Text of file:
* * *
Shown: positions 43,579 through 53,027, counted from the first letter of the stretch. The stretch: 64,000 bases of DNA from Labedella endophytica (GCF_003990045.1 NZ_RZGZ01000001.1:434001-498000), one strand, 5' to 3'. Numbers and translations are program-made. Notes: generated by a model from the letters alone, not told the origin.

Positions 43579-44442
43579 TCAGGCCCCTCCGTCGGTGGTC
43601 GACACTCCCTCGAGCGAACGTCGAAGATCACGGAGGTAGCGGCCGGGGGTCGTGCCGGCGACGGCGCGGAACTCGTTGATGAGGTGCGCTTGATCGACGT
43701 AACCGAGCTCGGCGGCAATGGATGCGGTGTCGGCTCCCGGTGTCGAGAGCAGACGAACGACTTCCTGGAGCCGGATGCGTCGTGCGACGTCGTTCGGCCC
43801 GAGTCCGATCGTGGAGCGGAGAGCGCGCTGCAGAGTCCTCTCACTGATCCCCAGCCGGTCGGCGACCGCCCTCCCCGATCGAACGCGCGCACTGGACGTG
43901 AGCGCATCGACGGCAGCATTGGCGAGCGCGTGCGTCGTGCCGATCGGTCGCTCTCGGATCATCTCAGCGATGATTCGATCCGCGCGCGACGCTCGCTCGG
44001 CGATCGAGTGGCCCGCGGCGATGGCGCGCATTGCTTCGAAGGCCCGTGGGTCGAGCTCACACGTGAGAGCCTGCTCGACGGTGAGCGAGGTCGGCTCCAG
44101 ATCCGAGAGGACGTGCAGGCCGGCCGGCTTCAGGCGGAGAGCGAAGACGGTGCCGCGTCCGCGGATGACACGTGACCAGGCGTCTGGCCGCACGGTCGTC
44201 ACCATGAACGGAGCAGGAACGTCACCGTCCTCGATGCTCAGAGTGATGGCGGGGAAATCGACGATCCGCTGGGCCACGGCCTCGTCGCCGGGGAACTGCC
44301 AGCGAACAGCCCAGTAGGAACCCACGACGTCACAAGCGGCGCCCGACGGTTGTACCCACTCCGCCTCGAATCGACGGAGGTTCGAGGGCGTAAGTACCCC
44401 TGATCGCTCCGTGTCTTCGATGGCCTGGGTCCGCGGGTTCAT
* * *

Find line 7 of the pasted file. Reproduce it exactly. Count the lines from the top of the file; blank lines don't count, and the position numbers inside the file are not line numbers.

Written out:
43901 AGCGCATCGACGGCAGCATTGGCGAGCGCGTGCGTCGTGCCGATCGGTCGCTCTCGGATCATCTCAGCGATGATTCGATCCGCGCGCGACGCTCGCTCGG